Nord 2501 “Noratlas”, F-AZVM
At the end of the Second World War, the French Air Force needed a structured and reliable air transport.
Equipped with a variety of aircraft (Douglas C-47 “Dakota”, Junker 52 “Toucan”…), it needed an aircraft with the capacity to carry and parachute personnel and heavy equipment to carry out the specific missions it was required to carry out. To meet this demand, the Société Nationale de Constructions Aéronautiques du Nord (S.N.C.A.N.) designed in July 1948 a single-fuselage, double-girder prototype in the shape of a streamlined wagon, equipped with two removable side doors, which offered the possibility of horizontal loading of its hold thanks to its tricycle landing gear and the “petal” opening of its rear section.
The Nord 2500 n° 01, equipped with two Gnome and Rhône 14R engines of 1625CV took off for the first time on September 10, 1949 from Melun-Villaroche, piloted by Claude Chautemps and Georges Détré.
Very quickly, the tests showed the qualities of this aircraft and it was put on the assembly line at Bourges under the name Nord 2501 NORATLAS, receiving its definitive engine, the Bristol Hercules 759, built under licence by SNECMA. Its 1615 hp Hercules XVI version equipped the famous RAF bombers, the Handley Page Halifax, the AVRO Lancaster and the Bristol Beaufighter to name but a few. Rustic, solid and autonomous, it is powered by a fuel injection carburettor, a technical marvel designed by a woman, Miss Hobson.
Production in France and Germany reached 426 units (240 assembled in Bourges by Nord Aviation, and 186 in Hamburg-Finkenwerder by Flugzeubau Nord Gmbh (Norflug).
In addition to the French and German air forces, it equipped the Greek, Israeli and Portuguese armies. There were versions equipped with Turboméca Marboré II engines in wingtips and fuelled by petrol for the French Navy and some civilian versions operated by UAT, the forerunner of UTA, which later became part of Air France.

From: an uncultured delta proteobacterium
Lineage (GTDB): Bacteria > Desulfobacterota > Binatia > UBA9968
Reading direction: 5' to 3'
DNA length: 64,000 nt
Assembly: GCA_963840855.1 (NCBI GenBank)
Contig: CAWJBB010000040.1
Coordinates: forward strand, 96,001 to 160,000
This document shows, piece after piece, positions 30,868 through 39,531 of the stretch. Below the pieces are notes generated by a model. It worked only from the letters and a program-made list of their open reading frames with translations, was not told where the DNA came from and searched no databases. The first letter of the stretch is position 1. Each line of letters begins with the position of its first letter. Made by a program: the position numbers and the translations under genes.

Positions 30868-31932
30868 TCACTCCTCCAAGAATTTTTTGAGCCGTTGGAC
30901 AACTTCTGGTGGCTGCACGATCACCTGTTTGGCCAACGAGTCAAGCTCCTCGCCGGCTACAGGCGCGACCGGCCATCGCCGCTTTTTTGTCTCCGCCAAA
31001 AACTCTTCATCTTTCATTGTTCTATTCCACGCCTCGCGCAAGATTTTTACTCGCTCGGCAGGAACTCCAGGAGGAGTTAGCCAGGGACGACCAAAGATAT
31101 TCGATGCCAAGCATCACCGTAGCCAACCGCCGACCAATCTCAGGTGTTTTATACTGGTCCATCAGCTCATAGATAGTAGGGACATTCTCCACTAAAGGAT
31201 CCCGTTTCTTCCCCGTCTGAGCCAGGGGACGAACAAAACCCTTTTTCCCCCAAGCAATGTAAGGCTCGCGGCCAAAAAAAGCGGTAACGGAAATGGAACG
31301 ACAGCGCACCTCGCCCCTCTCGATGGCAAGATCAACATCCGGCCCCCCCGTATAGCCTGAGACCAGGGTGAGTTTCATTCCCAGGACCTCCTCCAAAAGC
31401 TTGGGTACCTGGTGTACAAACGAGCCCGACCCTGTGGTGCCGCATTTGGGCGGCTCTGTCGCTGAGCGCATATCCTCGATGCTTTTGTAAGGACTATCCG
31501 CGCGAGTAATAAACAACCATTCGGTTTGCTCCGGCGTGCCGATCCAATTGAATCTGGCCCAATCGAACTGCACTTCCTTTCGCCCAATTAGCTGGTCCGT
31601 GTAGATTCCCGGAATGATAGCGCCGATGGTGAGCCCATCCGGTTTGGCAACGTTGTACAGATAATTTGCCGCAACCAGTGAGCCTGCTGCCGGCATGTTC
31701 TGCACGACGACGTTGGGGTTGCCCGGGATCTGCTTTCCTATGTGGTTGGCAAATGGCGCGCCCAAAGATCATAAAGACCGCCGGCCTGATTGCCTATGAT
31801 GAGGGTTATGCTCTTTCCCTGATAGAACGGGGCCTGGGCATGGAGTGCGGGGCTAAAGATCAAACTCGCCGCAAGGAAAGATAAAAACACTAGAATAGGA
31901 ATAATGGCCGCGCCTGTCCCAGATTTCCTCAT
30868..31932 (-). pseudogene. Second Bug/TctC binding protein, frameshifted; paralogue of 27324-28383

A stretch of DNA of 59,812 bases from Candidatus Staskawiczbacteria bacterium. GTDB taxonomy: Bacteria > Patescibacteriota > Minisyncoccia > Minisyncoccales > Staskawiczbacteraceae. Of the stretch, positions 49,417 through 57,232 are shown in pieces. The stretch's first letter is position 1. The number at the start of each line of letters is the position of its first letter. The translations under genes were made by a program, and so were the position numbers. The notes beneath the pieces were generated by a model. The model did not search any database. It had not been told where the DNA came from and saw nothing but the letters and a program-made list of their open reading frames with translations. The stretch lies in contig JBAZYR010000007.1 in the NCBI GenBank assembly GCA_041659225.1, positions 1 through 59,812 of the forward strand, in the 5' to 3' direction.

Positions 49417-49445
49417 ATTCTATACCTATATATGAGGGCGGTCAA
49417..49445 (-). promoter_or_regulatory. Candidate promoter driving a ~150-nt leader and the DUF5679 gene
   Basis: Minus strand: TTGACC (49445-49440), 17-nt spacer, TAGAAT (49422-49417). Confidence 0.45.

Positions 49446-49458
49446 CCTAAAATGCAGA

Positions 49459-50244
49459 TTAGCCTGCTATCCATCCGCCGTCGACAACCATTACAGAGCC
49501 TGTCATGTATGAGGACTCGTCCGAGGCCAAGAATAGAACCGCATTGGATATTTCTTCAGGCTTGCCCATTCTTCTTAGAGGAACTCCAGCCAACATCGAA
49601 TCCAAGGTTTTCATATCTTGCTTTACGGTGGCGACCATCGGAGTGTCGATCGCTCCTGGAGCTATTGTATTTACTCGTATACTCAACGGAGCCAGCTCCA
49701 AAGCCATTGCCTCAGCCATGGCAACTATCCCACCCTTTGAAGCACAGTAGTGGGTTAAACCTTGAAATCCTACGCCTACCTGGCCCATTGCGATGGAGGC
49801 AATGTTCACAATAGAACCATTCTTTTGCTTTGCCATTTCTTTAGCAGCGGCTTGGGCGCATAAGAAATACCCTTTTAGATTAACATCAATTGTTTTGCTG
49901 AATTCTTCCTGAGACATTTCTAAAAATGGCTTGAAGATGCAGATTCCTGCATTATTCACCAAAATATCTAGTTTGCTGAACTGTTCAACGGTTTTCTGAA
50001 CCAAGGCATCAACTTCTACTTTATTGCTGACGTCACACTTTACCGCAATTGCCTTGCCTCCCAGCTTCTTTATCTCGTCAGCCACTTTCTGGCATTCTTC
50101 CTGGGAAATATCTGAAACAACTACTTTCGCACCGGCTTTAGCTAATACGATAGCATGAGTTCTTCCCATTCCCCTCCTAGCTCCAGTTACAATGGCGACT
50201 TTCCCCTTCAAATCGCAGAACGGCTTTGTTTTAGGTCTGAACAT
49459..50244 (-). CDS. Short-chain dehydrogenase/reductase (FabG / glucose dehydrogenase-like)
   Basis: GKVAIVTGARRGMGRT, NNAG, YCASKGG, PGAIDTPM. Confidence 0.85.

With a maximum take-off weight of 21.7 tonnes (useful load of 5 tonnes), it cruises at 320 km/h. Unpressurised but effectively defended against icing, its flight autonomy of almost 10 hours in limit conditions allowed it to fly 2500 km in complete safety.
On 29 May 1954, 22 days after the fall of Dien Bien Phu, the ANJOU group then stationed in Indochina was equipped with its first Noratlas.
Later, in France and Algeria, it would equip all the operational units grouped within the GMMTA (Groupement des Moyens Militaires de Transport Aérien) which would become COTAM (Commandement du Transport Aérien Militaire), then FAP (Force Aérienne de Projection).
The Noratlas, affectionately known as the “Grise”, spearhead of the Air Force’s air transport, will criss-cross the world and parachute in all latitudes.
They took off from the biggest airfields and landed on tiny runways covered with stones and sand, refueled for a humanitarian mission after a war mission, transported, transported, transported again until 1986, the year of their definitive retirement from the air force, that is to say after 32 years of good and loyal service with great and small stories, joys, sorrows and dramas sometimes endured.
Nowadays, only one of these aircraft remains in the world in flying condition,
No. 105, which you will see at the AIR LEGEND air show.
Operator: Noratlas de Provence Manufacturing date: 1956 Serial number: n° 105 Livery: Armée de l'Air